Sunday, June 26, 2011

Map of 73Sqn Action In France - Anderson At War

We know Keith Anderson was borne in Perth Australia and lived in South Africa, working as a clerk in the Education Department for "Whites" when he joined the Royal Air Corps. After his training he joined 73 Sqn and was sent to the front line in France on 24th February 1918 (He would have been 19 years Old).

We know 73 Sqn was sent to France in January 1918 and saw action over Lietres (73Sqn's Base) ; Bethune; Fleurbaix; Menen; Boesinghe. On 1 April 1918 Keith Anderson was made a lietenant in the newly formed Royal Air Force. Keith Anderson returned to England and was posted to the "Home Establishment" (Like the Home Defence Force shooting down Enemy "Blimps" bombing England etc) on 6th April 1918.

Anderson was Posted Back to the "Independent Force France" on 23rd October 1918The Armactice was signed three weeks later on 11 November 1918.

The map also shows "The Somme" lines in 1916 to the South of 73Sqns lines in Northern France.  

From Wikapedia on 73 SQN
The first offensive patrols over enemy lines took place on 18 February 1918. On the 20th, all 18 Camels, divided into three 'Flights' patrolled a line between Roeselare and Menin and the first combat report was completed by Captain Gus Orlebar, submitting that an Albatros D.V may have been damaged. It was the start of a combat record that would show ten aces serving in the squadron, including Owen BaldwinGavin L. GrahamWilliam StephensonWilliam Henry HubbardEmile John LussierRobert ChandlerNorman CooperMaurice Le Blanc-SmithThomas Sharpe, and future Air Vice-Marshal Geoffrey Pidcock.

[edit]Aircraft used

As at 1 October 1917, the squadron had the following aircraft:
'A' Flight:
'B' Flight:
'C' Flight:
  • 1 Avro
From November 1917, the squadron began to re-equip entirely with Sopwith Camels powered by 130 hp Clerget engines. By the time it deployed to France in January 1918, the Squadron had 18 Camels, which it retained throughout the rest of the Great War.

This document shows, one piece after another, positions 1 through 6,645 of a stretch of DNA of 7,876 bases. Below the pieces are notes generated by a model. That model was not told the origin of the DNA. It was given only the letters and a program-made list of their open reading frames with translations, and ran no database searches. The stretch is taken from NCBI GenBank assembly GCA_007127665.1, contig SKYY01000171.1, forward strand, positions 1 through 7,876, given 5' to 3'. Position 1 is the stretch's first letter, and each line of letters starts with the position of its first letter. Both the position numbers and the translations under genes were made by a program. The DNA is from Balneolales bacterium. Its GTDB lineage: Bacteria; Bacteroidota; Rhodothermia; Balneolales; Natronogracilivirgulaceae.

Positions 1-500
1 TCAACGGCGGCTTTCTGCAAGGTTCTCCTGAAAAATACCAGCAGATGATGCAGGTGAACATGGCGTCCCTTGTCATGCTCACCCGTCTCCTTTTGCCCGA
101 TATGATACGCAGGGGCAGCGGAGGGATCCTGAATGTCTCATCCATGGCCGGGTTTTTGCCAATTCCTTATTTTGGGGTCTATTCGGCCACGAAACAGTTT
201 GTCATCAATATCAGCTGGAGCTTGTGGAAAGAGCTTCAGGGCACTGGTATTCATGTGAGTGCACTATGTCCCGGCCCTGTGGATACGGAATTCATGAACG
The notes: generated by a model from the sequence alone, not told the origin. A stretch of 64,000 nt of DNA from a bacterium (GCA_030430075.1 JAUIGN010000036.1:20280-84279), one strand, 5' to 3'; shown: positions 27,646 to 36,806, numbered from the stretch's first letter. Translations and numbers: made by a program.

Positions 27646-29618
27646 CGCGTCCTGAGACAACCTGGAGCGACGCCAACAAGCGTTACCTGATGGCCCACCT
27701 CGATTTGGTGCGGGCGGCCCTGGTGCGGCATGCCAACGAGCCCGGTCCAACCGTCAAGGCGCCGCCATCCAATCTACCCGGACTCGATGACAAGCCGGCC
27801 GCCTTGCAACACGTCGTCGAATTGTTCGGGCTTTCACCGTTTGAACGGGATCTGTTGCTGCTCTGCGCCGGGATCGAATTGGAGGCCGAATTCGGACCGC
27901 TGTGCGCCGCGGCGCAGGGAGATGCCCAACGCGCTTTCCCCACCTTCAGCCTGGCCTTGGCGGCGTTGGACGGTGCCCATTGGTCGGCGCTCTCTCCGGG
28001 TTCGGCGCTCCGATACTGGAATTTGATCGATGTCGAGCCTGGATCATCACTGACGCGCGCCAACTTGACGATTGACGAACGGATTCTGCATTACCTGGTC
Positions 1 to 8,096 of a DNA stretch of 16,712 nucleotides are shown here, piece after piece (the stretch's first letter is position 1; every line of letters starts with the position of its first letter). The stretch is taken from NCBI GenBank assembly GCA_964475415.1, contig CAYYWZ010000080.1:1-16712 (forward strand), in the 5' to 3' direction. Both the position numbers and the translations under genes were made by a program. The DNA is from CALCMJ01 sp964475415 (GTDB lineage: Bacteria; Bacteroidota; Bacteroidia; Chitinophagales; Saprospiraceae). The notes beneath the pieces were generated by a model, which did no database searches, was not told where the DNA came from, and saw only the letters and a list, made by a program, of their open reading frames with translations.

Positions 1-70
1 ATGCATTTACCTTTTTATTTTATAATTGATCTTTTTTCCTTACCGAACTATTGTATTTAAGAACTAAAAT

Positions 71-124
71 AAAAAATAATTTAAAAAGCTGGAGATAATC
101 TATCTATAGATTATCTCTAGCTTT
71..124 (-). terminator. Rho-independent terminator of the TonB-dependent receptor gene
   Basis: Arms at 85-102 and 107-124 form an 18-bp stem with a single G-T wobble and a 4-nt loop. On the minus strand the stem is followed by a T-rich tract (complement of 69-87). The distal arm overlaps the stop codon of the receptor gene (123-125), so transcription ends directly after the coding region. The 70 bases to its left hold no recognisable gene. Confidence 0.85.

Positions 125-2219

Tuesday, June 21, 2011

Keith Anderson Diary & Photos - Permission Sally Douglas

The Keith Anderson Diary photo is Eric's as is the Aboriginal trackers (I'm fairly sure) - Eric was the only one in the RAAF party with a camera but he had to hand in his negatives to the RAAF. The Hitchcock and Anderson photo was sent by Milton Kent for my father to copy - Eric may have done the print himself - I do remember him developing his own photos
I'm happy for you to use these on the blog


Diary -
"Page 1.
Diary 10/4/29 to  /4/29.
Forced landed here 2.35 p.m. 10th April, 1929, thru push rod loosening No 2 cylinder cutting out x (x as at Algebuckna a.m. 9/4/1929 but temporarily fixed K.V.A. exhaust valve and 25h.p. Cleared bit of a runway here which turned out insufficient or engine coincidentally lost power. Since 12/4/29 all efforts of course next to nil thru having no water to drink except solutions of urine with oil, petrol  methylated from compass.
Directed on obtaining sufficient power from engine to point of successful take off.
No take off able to be attempted since 11/4/29 due to increased debilitation, thirst, heat, dust, flies. Left Stuart (Alice Springs) 7.15 a.m. local time and followed telegraph for 100 miles.
Page 2.